5 Things to Know About the Gender Gap in STEM Careers in Sub-Saharan Africa

  1. Inconsistent Access to Electricity: Only 22% of primary schools have reliable access to electricity. This instability in electrical infrastructure makes it difficult for teachers and students to utilize technology to facilitate learning. This is a missed opportunity to expose children, including young girls, to technology and to spark a potential interest in STEM careers.
  2. Lackluster Enrollment Rates: Many children are out of school. According to the 2018 United Nations Educational, Scientific and Cultural Organization’s (UNESCO) Global Education Monitoring Report, 21% of children in sub-Saharan Africa are not enrolled in primary school. The rate of unenrolled students surges up to 57% for upper secondary education.
  3. Gender Gap in Leadership Positions: There are few examples of women in leadership positions. In most African countries, leadership positions for universities and research facilities are occupied by men. Men employed in these positions of power influence the decision-making process and tend to enjoy a higher salary than their female counterparts. Women in science typically work primarily in academic and government institutions as lecturers and research assistants. Very few women become professors or are able to contribute to major studies.
  4. Household Burdens: There aren’t sufficient frameworks or policies in place to encourage and protect women in science. Women are less likely to enter and more likely to leave STEM fields than their male counterparts. In many African societies, women shoulder the majority of the household burdens. They don’t receive the support they need to simultaneously juggle their academic ambitions and care for their families. Many women find it difficult to find adequate childcare. Additionally, if a woman decides to take a break to start a family, she may find it difficult to resume her career because of a lack of re-entry programs.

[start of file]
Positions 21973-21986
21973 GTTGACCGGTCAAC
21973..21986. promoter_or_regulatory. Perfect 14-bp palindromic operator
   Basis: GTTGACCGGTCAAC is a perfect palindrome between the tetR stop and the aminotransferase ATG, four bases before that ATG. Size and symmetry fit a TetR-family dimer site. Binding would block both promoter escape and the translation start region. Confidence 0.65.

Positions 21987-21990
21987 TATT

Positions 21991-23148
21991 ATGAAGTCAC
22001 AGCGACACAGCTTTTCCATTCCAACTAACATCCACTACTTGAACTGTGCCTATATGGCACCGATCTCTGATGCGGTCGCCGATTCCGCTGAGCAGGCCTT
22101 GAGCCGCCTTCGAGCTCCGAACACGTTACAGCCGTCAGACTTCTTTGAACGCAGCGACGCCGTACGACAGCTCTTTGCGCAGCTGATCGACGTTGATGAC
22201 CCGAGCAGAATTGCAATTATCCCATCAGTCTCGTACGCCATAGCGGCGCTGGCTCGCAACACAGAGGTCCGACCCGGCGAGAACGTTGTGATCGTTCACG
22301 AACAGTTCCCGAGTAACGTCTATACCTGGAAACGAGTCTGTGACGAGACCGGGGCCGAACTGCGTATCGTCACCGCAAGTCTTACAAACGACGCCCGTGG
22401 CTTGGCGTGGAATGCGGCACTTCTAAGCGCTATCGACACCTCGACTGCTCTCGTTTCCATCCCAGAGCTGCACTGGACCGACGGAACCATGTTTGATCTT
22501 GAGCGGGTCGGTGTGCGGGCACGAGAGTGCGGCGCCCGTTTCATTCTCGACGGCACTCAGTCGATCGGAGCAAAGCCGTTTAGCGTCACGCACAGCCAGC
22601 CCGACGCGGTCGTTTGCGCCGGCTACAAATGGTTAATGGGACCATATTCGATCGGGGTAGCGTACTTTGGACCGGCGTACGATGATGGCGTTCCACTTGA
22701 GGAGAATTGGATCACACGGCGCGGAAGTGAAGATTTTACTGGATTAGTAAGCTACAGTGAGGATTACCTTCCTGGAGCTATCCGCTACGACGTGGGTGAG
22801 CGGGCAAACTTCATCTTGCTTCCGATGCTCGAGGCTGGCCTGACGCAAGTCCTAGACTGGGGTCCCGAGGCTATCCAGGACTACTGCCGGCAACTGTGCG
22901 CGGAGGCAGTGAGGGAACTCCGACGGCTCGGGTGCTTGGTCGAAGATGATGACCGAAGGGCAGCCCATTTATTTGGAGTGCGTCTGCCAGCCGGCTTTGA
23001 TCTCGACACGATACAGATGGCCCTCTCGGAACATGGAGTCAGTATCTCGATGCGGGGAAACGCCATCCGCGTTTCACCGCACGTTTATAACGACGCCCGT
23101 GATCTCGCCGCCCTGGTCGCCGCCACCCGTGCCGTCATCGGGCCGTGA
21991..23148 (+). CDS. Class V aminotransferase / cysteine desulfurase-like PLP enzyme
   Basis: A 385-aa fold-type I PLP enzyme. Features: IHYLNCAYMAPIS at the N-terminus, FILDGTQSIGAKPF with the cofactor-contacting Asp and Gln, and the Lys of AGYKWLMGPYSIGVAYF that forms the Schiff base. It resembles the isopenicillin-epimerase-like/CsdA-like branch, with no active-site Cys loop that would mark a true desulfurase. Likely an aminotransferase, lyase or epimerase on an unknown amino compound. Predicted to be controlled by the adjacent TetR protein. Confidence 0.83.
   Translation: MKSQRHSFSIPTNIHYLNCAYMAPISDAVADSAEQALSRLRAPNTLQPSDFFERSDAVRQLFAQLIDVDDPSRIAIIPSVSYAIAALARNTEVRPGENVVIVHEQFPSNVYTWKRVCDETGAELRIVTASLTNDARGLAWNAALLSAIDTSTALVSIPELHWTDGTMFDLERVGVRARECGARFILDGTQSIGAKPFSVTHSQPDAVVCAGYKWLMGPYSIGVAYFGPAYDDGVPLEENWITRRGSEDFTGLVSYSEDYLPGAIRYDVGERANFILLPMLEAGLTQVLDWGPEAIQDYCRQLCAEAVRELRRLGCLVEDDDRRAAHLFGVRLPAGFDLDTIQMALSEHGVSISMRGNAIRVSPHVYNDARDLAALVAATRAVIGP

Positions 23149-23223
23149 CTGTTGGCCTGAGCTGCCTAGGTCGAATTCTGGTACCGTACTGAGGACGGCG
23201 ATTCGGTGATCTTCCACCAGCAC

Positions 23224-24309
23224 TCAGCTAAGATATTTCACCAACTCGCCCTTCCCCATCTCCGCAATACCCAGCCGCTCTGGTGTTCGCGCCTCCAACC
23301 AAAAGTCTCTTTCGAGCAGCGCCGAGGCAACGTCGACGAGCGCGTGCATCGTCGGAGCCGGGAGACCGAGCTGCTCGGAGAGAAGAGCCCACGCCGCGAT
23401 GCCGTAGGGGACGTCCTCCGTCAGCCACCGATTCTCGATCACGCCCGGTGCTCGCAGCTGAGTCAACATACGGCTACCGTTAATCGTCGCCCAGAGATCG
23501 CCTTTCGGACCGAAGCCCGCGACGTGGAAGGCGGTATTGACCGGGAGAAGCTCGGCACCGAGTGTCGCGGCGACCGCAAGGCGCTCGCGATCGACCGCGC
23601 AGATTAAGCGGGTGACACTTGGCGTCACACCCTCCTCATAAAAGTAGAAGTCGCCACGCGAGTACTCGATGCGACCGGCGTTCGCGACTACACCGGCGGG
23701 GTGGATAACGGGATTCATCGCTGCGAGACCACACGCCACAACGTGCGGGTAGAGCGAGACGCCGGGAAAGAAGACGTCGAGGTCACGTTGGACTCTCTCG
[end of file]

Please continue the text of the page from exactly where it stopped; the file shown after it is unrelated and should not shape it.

5. Weak Support Systems: There are a lack of female mentors. In a challenging career path dominated primarily by men, it’s necessary for women to have a support system. Mentorship helps provide the potential to establish networks and grow professionally. The absence of this support system is a big deterrent for women who may find themselves feeling isolated or diminished in their field.

A country’s ability to fight disease, protect its environment and produce necessary products for its citizens is largely dependent on its citizens’ technological prowess and skill. Countries in sub-Saharan Africa have a wonderful opportunity to tap into their youth and produce a workforce of highly skilled professionals. Women’s participation in sciences and technologies will be a key driver in this development. There are many organizations taking a stance to address the gender gap. The African Ministers of Education adopted the Gender Equality Strategy for CESA 16-25, a detailed strategy and plan to bridge the gender gap. The future is looking brighter with each passing day. If African governments continue to support ambitious young women, the gender gap in STEM careers in sub-Saharan Africa will surely begin to close.

Jasmine Daniel
Photo: Flickr

Poverty in ChadLocated in Central Africa, the country of Chad is the fifth largest landlocked state and has a poverty rate of 66.2%. With a total population of approximately 15.5 million, a lack of modern medicine, dramatic weather changes and poor education have riddled the country with deadly diseases and resulted in severe poverty in Chad.

Poor Health Conditions in Chad Lead to Disease

The most common types of disease and the primary causes of death include malaria, respiratory infections and HIV/AIDS. Malaria, usually spread through mosquito bites, is a potentially fatal disease and is quite common in the country of Chad. Due to poor sanitation, Chadians are more susceptible to malaria; the most recently estimated number of cases was 500,000 per year.

Along with malaria, lower respiratory diseases contribute to Chad’s high mortality rate – the most common and deadliest of those being meningitis.  Lower respiratory tract infections occur in the lungs and can sometimes affect the brain and spinal cord. A lack of available vaccinations in the country has increased susceptibility to meningitis. Meningitis is most deadly in those under the age of 20, and with a countrywide median age of 16.6 years old, Chad has seen a rise in total meningitis cases and overall deaths.